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Mothers and young struggle as Arctic warms

January 18, 2018

A new study from WCS (Wildlife Conservation Society) and partners reveals for the first time the ways in which wild weather swings and extreme icing events are negatively impacting the largest land mammal of the Earth's polar realms--the muskoxen. The paper demonstrates that while this denizen of the Arctic and other cold-adapted species have spectacular adaptations, the previously unknown effects of rain-on-snow events, winter precipitation, and ice tidal surges are costly for the animals, if not deadly.

Muskoxen mothers can provide safety to their calves by warding off predators, and offer health in the form of good nutrition during pregnancy. In the wild, bigger babies are more likely to survive.

The new study finds, however, that for juvenile muskoxen, growth is hindered because mothers cannot access food when it rains in winter instead of remaining cold and snowy.

"It's a bit like trying to eat a salad that has had water dripped all over it and then is re-frozen to the point that it cannot be cracked," explains lead author, Joel Berger, a senior scientist with the Wildlife Conservation Society (WCS) and Barbara Cox University Chair at Colorado State University.

Scientists from WCS, CSU, Russia's Wrangel Island World Heritage, and the US Forest Service studied muskoxen for nearly a decade in both the Asian and Alaskan Arctic to detail their findings, engaging in both cold-weather fieldwork and by uncovering long-buried reports from the high Arctic.

The international study team concentrated on the growth and development of young muskoxen when icing events months before their birth impeded their mother's access to food during pregnancy.

The scientists gathered the necessary data on skeletal growth during winter using ground photos of juvenile head sizes across multiple years both on Wrangel Island (a difficult-to-reach polar spot north of Siberian mainland) and in America's Bering Land Bridge and Cape Krusenstern National Park units in western Alaska. They found that when it rained in winter instead of snowing, mothers were increasingly challenged to meet the full nutritional support for their babies whose later size remained smaller than normal.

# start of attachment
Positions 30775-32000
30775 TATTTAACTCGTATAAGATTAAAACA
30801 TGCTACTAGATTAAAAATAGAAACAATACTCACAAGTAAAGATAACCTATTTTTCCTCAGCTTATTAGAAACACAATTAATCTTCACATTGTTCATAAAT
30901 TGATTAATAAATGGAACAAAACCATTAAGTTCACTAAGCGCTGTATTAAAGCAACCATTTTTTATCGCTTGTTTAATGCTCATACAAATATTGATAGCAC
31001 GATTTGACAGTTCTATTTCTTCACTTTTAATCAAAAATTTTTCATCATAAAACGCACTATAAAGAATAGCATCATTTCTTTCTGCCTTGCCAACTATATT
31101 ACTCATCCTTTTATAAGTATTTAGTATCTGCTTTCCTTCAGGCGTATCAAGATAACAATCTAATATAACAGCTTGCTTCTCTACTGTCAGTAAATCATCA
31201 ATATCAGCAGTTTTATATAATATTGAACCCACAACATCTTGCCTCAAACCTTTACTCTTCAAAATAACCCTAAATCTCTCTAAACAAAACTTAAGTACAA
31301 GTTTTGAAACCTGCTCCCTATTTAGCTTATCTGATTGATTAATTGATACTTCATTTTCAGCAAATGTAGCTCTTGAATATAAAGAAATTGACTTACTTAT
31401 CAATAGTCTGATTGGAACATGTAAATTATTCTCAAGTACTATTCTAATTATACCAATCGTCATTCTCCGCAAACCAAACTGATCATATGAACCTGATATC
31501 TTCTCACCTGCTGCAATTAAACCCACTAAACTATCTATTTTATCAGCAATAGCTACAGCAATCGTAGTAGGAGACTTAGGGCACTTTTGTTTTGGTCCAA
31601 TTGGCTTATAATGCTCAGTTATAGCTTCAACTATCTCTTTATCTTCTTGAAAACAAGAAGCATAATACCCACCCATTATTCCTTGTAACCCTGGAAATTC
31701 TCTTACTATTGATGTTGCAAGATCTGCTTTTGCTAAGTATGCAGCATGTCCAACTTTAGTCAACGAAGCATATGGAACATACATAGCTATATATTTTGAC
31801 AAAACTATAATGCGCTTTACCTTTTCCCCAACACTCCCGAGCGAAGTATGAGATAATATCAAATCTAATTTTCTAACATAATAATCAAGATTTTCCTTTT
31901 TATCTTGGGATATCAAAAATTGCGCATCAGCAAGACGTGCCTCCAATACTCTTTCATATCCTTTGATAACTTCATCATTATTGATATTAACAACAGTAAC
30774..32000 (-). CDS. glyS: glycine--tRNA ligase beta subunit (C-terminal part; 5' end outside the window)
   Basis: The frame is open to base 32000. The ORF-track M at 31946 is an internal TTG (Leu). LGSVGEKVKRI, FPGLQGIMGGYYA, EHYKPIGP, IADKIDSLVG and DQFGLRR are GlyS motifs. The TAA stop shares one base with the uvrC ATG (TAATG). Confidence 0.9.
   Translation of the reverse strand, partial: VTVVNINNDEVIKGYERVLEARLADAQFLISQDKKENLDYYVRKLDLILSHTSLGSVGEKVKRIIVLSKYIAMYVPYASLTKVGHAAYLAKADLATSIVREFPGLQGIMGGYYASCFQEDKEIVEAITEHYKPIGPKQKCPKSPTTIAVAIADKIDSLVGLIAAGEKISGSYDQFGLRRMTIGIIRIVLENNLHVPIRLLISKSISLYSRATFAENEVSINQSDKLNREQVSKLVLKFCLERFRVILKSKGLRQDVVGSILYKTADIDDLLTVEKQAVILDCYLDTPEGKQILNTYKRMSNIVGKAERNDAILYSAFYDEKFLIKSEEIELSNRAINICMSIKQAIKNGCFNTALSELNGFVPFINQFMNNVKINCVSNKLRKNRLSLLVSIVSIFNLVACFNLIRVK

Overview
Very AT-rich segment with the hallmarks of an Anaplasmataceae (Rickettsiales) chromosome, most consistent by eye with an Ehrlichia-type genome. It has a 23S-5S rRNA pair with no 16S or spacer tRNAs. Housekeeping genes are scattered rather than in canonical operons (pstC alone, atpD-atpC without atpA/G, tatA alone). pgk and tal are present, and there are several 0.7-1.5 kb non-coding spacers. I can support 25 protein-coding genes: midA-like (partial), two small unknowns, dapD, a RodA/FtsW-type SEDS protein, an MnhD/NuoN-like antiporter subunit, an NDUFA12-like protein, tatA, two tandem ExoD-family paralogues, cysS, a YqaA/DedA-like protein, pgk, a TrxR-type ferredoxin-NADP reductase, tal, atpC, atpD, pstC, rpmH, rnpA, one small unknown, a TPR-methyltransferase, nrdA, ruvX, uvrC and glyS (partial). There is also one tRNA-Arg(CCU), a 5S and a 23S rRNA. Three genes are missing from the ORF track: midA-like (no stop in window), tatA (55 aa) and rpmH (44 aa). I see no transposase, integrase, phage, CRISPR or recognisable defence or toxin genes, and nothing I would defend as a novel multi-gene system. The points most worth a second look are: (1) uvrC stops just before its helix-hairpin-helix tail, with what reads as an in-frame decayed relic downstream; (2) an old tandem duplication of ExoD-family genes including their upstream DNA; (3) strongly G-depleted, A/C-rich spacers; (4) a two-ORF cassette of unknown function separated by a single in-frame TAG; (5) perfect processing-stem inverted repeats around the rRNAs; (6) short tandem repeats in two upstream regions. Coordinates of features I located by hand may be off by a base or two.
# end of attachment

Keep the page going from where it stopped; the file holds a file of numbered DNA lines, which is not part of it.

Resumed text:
Study co-author Dr. Cynthia Hartway of WCS, said, "This study is significant because while there has been considerable research on the negative effects of major winter rain events, our results indicate that even minor amounts of winter rain can have negative and potentially long-lasting effects on the growth of arctic mammals.

In another example of the dangers of once unusual, but increasingly frequent Arctic weather events brought on by warming temperatures, the report details how a massive winter wind-whipped storm drove plates of thick ice across an inlet trapping a herd of muskoxen. Fifty-two of the animals were entombed in ice graves when the average tide surged fifteen times greater than normal. Other species, including Narwhals and Beluga whales, and sea otters are also entrapped in icing events.

In describing the significance of the findings, Berger offered: "Although the best studied species of the Arctic remains the ocean-adapted polar bear, we now know that off-shore events affect on-shore species. Muskoxen, as the signature species for land animals, foreshadow what we'll see for other cold-adapted specialists when it comes to our warming planet. The entire Arctic is changing for both its animals and people. Sadly, when our 'modern' societies continue our imprudent management of carbon, we'll continue to toast more than the Arctic. Already we are."
"Climate Degradation and Extreme Icing Events Constrain Life in Cold-Adapted Mammals," appears currently in Scientific Reports, Authors include: J. Berger of WCS and Colorado State University, Fort Collins, CO.; C. Hartway of WCS and Department of Natural Resources, South Dakota State University, Brookings, SD.; A. Gruzdev of Wrangel Island Word Heritage Site, Pevek, Chukotka Autonomous Zone (Russia); and M. Johnson of U.S Forest Service, Tongass National Forest, Juneau, AK.

This work was supported by the U.S. National Park Service, the Trust for Mutual Understanding, the Wrangel Island State Reserve, and the U.S. Geological Survey.

Wildlife Conservation Society

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